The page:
|Matthew Henry's Concise Commentary|
3:11-13 Prayer is religious worship, and all religious worship is due unto God only. Prayer is to be offered to God as our Father. Prayer is not only to be offered in the name of Christ, but offered up to Christ himself, as our Lord and our Saviour. Let us acknowledge God in all our ways, and he will direct our paths. Mutual love is required of all Christians. And love is of God, and is fulfilling the gospel as well as the law. We need the Spirit's influences in order to our growth in grace; and the way to obtain them, is prayer. Holiness is required of all who would go to heaven; and we must act so that we do not contradict the profession we make of holiness. The Lord Jesus will certainly come in his glory; his saints will come with him. Then the excellence as well as the necessity of holiness will appear; and without this no hearts shall be established at that day, nor shall any avoid condemnation.
Verse 13. - To the end (in order that) he may establish your hearts unblamable in holiness before God. In the sight of God, in his judgment who searcheth the hearts. The words, "before God," are to be conjoined neither with "holiness" nor with "unblamable," but with the whole phrase, "unblamable in holiness." Even our Father, at the coming of our Lord Jesus Christ; at the second advent. With all his saints. By "saints" or "holy ones" are by some understood the angels who shall accompany Christ to judgment; but although the term "saints" is used of the angels in the Old Testament, it is never so employed in the New. The word seems to denote those holy men who have died in the Lord and who shall be raised at the advent, and accompany Christ to the judgment.
Gill's Exposition of the Entire Bible
To the end he may stablish your hearts,.... Which are very unstable and inconstant in their frames, and in the exercise of grace, and have need to be established in the love of God, against the fears of men, the frowns of the world, the temptations of Satan, and in, and with the doctrines of grace; See Gill on 1 Thessalonians 3:2,
unblamable in holiness before God, even our Father. There is no holiness in men naturally; what is in them without the grace of God is only a show; true holiness is from the Spirit of God; and this is a stable thing in itself, and can never be removed or taken away; but the acts of it, through the prevalence of corruption, the force of Satan's temptations, and the snares of the world, are fickle and inconstant; and the saints need to be established in the discharge of duty, as well as in the exercise of grace: and whereas the apostle prays, that they might be "unblamable in holiness", the Alexandrian copy reads, "in righteousness" so one of Stephens's; it must be observed, that no man is perfectly holy in this life; no man is without sin in himself, or lives without the commission of it; holiness in the best is imperfect; no man, as yet, is in himself sanctified wholly; there is no unblamable holiness but in Christ; and in him the saints are without spot and blemish, who is their sanctification and their righteousness; but in themselves they are full of spots and stains; yet through the grace of God their hearts may be so established with principles of holiness, and they may be so assisted in the acts of it daily, as to give no just cause of blame to men, and so to behave as to approve themselves "before God", who sees the heart, and knows from what principles all actions flow: and this the apostle desires may be at the coming of our Lord Jesus; or unto the coming of him, as in 1 Thessalonians 5:23 Either at death, when he comes into his garden, and gathers his lilies, and takes his to himself to be for ever with him; or at the day of judgment, when he comes to judge the quick and dead; and which coming of his is certain, and will be quickly and suddenly, and with great glory and power: and, as it is here added,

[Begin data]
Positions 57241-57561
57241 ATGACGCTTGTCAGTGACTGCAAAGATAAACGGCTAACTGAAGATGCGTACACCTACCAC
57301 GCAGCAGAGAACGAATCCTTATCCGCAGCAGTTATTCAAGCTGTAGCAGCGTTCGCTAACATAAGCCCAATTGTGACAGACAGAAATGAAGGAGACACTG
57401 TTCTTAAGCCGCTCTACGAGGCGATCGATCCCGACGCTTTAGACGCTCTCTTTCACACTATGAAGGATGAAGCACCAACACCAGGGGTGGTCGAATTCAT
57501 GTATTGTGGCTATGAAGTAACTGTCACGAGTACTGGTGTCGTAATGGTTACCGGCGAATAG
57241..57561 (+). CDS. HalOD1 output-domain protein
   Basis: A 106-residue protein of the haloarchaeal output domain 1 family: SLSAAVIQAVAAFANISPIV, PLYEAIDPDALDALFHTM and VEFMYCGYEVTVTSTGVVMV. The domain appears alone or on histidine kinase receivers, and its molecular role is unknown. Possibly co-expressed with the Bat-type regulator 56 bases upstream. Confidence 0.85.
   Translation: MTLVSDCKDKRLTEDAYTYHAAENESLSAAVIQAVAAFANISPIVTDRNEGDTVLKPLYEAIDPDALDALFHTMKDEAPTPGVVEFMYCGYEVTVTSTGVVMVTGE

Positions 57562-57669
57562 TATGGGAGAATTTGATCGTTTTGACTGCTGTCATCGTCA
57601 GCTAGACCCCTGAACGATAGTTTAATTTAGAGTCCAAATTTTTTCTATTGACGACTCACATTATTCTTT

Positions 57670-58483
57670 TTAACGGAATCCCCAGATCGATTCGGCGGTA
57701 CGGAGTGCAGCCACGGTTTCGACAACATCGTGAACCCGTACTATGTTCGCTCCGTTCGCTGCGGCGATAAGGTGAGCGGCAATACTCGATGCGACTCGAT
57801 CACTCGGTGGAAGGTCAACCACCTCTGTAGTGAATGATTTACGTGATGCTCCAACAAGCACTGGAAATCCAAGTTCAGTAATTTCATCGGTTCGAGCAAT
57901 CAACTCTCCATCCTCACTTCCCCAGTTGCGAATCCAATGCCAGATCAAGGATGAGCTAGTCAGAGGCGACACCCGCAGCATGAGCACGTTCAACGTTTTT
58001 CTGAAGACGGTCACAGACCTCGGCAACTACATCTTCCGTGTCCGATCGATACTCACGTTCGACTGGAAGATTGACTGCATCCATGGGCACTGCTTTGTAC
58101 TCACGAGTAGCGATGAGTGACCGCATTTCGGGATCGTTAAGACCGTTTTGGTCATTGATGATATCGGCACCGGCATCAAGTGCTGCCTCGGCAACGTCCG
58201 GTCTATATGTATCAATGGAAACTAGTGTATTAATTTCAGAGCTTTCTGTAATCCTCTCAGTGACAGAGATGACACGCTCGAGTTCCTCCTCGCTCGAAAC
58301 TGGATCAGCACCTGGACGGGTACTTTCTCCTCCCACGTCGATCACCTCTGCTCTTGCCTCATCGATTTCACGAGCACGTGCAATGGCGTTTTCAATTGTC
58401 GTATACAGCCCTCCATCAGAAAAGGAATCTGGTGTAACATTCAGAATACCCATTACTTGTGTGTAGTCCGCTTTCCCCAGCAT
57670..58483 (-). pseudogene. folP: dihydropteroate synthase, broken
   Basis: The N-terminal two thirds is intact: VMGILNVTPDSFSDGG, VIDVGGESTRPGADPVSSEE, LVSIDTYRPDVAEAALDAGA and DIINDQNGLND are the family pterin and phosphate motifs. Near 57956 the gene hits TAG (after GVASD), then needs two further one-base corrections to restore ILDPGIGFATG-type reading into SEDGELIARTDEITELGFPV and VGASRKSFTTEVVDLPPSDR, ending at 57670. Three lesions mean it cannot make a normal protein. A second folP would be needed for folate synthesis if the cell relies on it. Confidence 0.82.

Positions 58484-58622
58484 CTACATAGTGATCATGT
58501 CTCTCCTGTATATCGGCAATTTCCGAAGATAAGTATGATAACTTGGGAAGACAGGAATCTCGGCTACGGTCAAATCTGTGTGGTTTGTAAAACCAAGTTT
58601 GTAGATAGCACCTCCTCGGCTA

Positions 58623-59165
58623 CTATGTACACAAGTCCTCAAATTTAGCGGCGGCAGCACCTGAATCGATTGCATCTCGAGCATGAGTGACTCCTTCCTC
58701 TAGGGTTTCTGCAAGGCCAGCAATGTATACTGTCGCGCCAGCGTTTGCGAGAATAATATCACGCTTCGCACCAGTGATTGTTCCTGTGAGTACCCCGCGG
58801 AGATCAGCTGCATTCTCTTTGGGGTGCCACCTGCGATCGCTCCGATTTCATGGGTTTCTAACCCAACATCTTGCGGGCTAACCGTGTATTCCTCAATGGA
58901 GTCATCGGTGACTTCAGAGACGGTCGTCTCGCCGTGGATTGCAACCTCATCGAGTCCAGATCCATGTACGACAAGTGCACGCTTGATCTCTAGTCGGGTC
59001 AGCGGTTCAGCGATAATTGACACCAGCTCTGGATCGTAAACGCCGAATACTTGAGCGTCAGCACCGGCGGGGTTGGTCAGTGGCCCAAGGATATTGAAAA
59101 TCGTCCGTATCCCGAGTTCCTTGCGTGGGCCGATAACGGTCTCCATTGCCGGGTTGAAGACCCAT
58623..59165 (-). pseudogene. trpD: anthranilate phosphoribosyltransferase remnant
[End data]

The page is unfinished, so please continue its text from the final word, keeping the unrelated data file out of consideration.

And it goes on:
with all his saints; meaning either his holy angels, or rather the souls of his people, whom he will bring with him, and will raise their dead bodies, and reunite them to their souls, when they shall be for ever with him; and then shall they be unblamable in holiness, both in soul and body, and shall be presented by him, first to himself, and then to his Father, faultless, and without spot, or wrinkle, or any such thing. The Vulgate Latin, Arabic, and Ethiopic versions add, "Amen"; and so does Beza's ancient copy, and the Alexandrian manuscript.
Jamieson-Fausset-Brown Bible Commentary
13. your hearts—which are naturally the spring and seat of unholiness.
before God, even our Father—rather, "before Him who is at once God and our Father." Before not merely men, but Him who will not be deceived by the mere show of holiness, that is, may your holiness be such as will stand His searching scrutiny.
coming—Greek, "presence," or "arrival."
with all his saints—including both the holy angels and the holy elect of men (1Th 4:14; Da 7:10; Zec 14:5; Mt 25:31; 2Th 1:7). The saints are "His" (Ac 9:13). We must have "holiness" if we are to be numbered with His holy ones or "saints." On "unblameable," compare Re 14:5. This verse (compare 1Th 3:12) shows that "love" is the spring of true "holiness" (Mt 5:44-48; Ro 13:10; Col 3:14). God is He who really "stablishes"; Timothy and other ministers are but instruments (1Th 3:2) in "stablishing."
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